Training camp is the time of year where you see starters on starters from the same team battle it out against each other as they prep for the season. This year, while the offensive system may not be different, the guy under center is. Tom Brady will be calling the shots for the Buccaneer offense, deploying weapons like Mike Evans, Chris Godwin and his old pal, Rob Gronkowski.
That's sure to look a little different for the Buccaneer defense as they attempt to thwart Brady's attacks day in and day out. And while continuity is the name of the game on that side of the ball after Tampa Bay was able to retain the entirety of their starting front seven, it's still all new to Brady. Defensive Coordinator Todd Bowles has devised a system that thrives on confusion and disguise. The defense could show the same look three times and execute a different play each time. Reading it, even for one of the best readers of defenses the league has ever seen, is sure to still be a challenge.
That's why there are bound to be mistakes no matter who is under center during this trial-and-error period. Brady will be no exception. But now the question is, who becomes the first to intercept their new offensive leader?
This is the eighth part of our 10-part Camp Countdown, where we are answering some 'burning questions' ahead of the start to this unorthodox training camp. You can find the questions we've already covered below.
Friday, July 31: Who will be the first player to intercept Tom Brady in practice?
Monday, August 3: Which player on the roster will make the biggest leap from 2019 to 2020?
Tuesday, August 4: Who 'wins' training camp? Offense or defense?
Today's Question: Who will be the first player to intercept Tom Brady in practice?
Let's give it to the guy who led all rookies in interceptions last season: Sean Murphy-Bunting. I know he wants it. Well, I know a lot of guys want it. But Murphy-Bunting may be in the best position to get it. As the starting nickel corner, which the Bucs deploy a lot, he may be assigned to guys like Godwin and Gronk in coverage. Brady is likely to utilize those guys *checks notes* quite a bit.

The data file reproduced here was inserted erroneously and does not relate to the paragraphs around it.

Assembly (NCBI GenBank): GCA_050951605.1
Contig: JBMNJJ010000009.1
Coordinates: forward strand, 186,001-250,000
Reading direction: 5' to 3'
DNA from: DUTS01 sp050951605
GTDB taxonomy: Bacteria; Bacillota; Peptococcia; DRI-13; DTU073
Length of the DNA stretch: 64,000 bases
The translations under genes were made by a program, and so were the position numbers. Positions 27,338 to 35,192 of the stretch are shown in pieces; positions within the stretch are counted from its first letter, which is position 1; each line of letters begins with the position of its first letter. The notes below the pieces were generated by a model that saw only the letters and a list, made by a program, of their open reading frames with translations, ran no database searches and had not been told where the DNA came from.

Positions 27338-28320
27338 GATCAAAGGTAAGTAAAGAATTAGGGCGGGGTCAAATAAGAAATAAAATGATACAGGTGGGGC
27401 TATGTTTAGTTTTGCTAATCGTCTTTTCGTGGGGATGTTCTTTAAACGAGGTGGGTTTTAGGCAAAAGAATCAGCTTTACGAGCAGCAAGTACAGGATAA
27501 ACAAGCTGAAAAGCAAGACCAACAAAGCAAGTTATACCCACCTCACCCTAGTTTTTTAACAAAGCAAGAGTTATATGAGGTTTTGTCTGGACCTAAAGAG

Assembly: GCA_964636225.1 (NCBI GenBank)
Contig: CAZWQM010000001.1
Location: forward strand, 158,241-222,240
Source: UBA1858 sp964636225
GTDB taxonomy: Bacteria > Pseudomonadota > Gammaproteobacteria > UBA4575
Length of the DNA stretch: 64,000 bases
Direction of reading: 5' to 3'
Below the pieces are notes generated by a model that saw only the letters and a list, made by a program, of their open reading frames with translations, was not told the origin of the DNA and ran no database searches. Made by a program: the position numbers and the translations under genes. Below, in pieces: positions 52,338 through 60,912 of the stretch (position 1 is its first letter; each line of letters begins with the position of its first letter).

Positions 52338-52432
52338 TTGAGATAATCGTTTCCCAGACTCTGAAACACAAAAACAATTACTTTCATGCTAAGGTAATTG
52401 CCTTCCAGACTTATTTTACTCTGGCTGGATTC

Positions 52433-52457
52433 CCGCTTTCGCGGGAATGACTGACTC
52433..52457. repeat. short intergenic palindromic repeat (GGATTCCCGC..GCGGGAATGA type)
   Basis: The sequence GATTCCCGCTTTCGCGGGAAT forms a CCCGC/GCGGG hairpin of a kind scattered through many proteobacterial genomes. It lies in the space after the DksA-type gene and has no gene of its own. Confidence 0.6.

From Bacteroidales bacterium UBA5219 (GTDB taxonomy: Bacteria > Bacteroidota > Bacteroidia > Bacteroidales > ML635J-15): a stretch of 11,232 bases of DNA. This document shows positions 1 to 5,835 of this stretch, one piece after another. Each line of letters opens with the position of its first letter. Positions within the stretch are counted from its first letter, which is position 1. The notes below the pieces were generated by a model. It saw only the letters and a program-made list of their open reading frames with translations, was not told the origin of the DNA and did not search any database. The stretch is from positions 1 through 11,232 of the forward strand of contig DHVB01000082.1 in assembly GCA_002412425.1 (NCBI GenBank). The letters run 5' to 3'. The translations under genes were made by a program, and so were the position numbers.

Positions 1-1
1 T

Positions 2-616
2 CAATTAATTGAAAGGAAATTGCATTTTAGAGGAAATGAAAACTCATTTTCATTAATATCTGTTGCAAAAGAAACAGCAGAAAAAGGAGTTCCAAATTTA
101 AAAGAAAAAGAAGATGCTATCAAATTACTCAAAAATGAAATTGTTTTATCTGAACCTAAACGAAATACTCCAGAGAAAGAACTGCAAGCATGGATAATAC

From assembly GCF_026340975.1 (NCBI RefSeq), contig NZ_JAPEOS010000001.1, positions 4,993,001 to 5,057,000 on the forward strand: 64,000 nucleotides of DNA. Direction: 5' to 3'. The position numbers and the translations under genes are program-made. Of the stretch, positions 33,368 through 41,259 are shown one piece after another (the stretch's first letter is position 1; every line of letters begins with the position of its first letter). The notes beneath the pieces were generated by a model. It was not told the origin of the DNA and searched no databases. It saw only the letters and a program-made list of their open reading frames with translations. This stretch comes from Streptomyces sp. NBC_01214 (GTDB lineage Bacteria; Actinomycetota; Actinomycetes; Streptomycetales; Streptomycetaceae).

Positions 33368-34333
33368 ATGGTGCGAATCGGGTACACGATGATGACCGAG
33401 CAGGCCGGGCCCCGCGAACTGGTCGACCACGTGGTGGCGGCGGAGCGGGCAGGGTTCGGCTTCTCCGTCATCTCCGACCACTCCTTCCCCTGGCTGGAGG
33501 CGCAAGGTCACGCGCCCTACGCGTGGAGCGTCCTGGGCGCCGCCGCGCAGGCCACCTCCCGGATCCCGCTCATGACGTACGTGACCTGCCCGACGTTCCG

The game is also becoming clearer for Murphy-Bunting, who is entering his second season. He has experience now both at outside corner, where he starts in the Bucs' base package, and that inside slot spot when the Bucs are in nickel. Once he worked out how to handle the two positions, which are drastically different at the NFL level, Murphy-Bunting started to thrive. I think it needs to be noted that there was a learning curve there given that Murphy-Bunting had never played nickel before. Talk about learning on the fly, right? It was consistent with the defense's curve at the onset of last season – its first under the current staff.
If you'll indulge me in some context, the Bucs young secondary took some time to get going, but it also coincided with an increasingly effective pass rush coming from the front seven. Consider that the Bucs had the most sacks of any team from weeks 9-17. That pressure on opposing offenses helped take pressure off the secondary, which helped them make plays of their own. Tampa Bay broke up the most passes of any team in that same span, while rookie Jamel Dean led all players in passes defensed during those weeks. Murphy-Bunting was fifth among rookies in the category during that time and then ended the year with the most interceptions of any first year. Though he didn't have an offseason program to further hone those skills, he should hopefully be able to mostly pick up where he left off as training camp kicks off.